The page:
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Dubai Delights : Izzy’s Solo Travels

My sister is one of the strongest, most independent women I know and although our many sibling quibbles, I admire her dearly. As well as being an extremely dedicated business woman, she is fearless with her travels, taking on any opportunity that comes her way. Not only has it inspired me to experience more of the World, but it has given me that drive to be just as dedicated as she is.

In 2016, Izzy moved to Dubai for 6 months to experience the culture they had to offer – 3,500 miles away from home. Izzy relished in the experience of living alone for the first time, particularly in a new country, and ventured out solo to do some exploring. In one of fastest growing cities in the world, that was once a small town in the middle of a desert 50 years ago, it is a perfect place to explore new possibilities within the jungle of skyscrapers, malls and endless air-conditioning.

Sisterly love and all, Izzy has been kind enough to answer a few questions on her solo travels to Dubai, with the consideration of how she personally used digital communication.

Did You Find The Prospect of Travelling Solo Daunting?

“At first, yes, but more the living side of things – it was my first time living entirely on my own! The physical travelling element didn’t faze me because I’ve done a fair amount of travelling and I’m a bit of a transport fan! I flew there and back three times in total and I definitely found the experience enjoyable, not daunting. A seven-hour flight on Emirates (fab planes) with movies, wine and snacks… what is there to be daunted about?!”

Although Izzy lived alone and found pleasure in the solo travelling experience, she also had a work team to keep her company. As most of her colleagues were also new to this experience, it created a strong community that looked out for one another. Whether one is travelling for pleasure or business, there are many ways to meet new people and it could be argued that digital communication such as social media and other interactive apps, such as Travello, help create new communities wherever your travels take you.

Image of aircraft to Dubai
Jetting of to Dubai

How Did You Use Digital Communication To Support Your Adjustment To Dubai Life?

“When others and I went out to restaurants, bars etc., digital communication was really important. Logistically, WhatsApp groups allowed us to coordinate activities. And as Dubai is quite an expensive place, savvy apps like The Entertainer provide discounts for meals and drinks, and let you know about happy hour and brunch offerings which are pretty integral to expat social life!”

As important as a good happy hour is, digital communication also aided Izzy in her time spent alone. Without apps and reviews from popular sites such as Tripadvisor.com, it would have been far more challenging to find inspiration in her spare time. According to The Guardian, 456 million people visit Tripadivsor.com to help plan a trip, due to its constantly updating source of information and as a result has transformed a $3m investment into $17bn. Powerful apps such as these helped Izzy find some of her favourite restaurants, such as a Sushi Café close to her apartment.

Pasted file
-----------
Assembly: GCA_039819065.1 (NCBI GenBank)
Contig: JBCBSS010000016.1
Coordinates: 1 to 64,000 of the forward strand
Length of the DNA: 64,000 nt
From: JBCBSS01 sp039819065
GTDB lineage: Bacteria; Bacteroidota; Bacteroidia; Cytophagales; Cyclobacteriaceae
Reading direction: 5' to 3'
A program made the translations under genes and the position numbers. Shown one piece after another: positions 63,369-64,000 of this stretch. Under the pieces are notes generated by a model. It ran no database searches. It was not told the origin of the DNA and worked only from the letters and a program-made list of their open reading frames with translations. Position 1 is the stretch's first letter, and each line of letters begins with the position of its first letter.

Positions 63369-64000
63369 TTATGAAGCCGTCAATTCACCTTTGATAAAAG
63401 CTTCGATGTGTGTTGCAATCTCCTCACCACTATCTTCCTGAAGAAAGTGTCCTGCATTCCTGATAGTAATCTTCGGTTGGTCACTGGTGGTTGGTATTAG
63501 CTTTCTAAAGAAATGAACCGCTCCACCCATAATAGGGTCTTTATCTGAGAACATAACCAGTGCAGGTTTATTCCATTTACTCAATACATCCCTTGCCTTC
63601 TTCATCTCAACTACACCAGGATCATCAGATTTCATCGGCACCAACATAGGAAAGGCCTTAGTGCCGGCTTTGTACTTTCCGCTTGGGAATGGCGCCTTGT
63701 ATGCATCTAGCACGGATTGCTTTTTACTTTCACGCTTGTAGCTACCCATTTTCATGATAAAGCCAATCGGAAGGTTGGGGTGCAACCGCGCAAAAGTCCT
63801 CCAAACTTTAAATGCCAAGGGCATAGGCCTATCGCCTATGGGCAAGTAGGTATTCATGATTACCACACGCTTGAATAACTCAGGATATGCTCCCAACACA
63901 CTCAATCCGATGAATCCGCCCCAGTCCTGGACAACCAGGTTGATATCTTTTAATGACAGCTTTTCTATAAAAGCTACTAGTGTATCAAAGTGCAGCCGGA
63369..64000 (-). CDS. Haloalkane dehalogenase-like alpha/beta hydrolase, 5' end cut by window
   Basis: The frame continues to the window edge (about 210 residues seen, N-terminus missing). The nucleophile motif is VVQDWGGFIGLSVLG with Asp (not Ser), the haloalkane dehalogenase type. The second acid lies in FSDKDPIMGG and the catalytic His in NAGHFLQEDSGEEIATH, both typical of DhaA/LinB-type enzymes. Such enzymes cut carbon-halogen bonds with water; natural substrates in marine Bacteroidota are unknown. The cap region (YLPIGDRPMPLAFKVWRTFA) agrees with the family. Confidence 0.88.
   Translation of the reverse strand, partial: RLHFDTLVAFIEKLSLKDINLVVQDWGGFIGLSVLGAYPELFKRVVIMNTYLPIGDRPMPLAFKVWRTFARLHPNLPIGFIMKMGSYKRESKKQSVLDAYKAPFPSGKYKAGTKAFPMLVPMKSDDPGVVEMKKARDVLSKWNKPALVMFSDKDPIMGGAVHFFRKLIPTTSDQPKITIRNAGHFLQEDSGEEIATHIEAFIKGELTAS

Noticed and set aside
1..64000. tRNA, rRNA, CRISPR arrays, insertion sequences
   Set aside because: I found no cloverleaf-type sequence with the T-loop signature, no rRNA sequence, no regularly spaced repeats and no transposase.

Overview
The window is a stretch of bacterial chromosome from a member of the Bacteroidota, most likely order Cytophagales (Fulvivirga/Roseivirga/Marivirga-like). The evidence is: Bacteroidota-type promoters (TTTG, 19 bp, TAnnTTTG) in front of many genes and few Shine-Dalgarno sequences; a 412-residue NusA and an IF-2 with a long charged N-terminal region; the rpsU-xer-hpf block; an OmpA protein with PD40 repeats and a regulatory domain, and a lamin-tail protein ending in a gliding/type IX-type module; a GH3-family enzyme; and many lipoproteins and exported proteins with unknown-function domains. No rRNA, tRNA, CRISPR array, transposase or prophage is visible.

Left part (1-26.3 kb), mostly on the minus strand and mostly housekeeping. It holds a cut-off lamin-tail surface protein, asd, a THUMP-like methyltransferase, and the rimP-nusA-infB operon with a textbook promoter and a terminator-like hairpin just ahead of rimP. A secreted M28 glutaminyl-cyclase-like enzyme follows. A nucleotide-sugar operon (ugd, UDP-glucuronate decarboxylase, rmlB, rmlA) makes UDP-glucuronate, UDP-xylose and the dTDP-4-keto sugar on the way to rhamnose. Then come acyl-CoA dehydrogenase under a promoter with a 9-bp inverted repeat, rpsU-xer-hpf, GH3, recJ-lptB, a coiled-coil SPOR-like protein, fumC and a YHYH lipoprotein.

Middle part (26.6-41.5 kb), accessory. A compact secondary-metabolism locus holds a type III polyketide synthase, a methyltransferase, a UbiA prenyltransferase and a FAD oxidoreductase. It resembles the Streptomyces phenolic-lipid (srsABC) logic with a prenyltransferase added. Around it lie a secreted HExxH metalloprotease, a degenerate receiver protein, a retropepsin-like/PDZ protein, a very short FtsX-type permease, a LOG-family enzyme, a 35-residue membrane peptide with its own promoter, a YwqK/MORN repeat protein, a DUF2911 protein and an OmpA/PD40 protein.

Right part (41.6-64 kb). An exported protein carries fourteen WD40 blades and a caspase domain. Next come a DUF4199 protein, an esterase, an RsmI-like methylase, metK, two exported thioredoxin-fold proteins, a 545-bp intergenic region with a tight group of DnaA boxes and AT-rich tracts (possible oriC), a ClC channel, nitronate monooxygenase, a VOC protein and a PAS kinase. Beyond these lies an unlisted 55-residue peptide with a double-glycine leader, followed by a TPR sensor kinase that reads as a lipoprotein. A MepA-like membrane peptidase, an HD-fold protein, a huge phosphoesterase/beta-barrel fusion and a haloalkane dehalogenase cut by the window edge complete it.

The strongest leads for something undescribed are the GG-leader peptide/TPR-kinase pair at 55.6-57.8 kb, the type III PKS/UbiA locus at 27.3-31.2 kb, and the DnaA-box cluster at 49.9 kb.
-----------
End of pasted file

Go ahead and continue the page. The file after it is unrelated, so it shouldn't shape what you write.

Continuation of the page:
Image of delicious desserts
Desserts in the Desert

Did Digital Communication Accessibility Differ In Dubai?

“In a way, it did. FaceTime, Skype and any other Voice over Internet Protocol (VoIP) services are actually banned in the Middle East which makes keeping in touch with family and friends a bit harder. It’s always nicer to be able to see people’s (or the cat’s) faces when you’re away from home.”

According to CNBC, the ban of many free telecommunication services, such as WhatsApp, Facetime and Skype are put in place in order to allow for the monopolisation of larger telecommunication companies. This seems a peculiar notion to me, as in this culture the main perk of digital communication is that it is free. It was sometime hard that I couldn’t talk to my sister face-to-face, even if that was via Facetime, however I loved receiving all the pictures of her latest adventures (especially the ones of drinking cocktails on skyscraper rooftops!) thanks to the constant accessibility of social media.

Izzy looking over the city from a skyscraper

Would You Have Gone To Dubai If You Didn’t Have Digital Communication To Aid You?

“That’s an interesting question. I suppose so, yes, because I was there for work. However, I can’t imagine doing my job without digital communication such as emails. What happened before emails? Fax machines? As a 90s baby, I can’t imagine this!

I also thing I would have been less keen to go without tools like WhatsApp for communication, or the internet to research things. It would have been a more isolated experience.”

A response such as this one sparks the key question of ‘has digital communication services transformed our ability to travel?’ and it should be considered that they don’t. Although they have become a valued asset in the aiding of one’s holiday bookings, inspiration and many other elements, travel has always been a massive industry even before the digital communication boom. It should be used to support one’s travels, not control it.

Thanks to Izzy, Dubai no longer seems 3,500 miles away from home. She has brought me closer to the understanding of their culture and lifestyle, which seems desirable to say at least! For me, I personally feel it is a little too far away, however as the benefits of digital communication grow evermore, the world is becoming a global community that is moving closer together.

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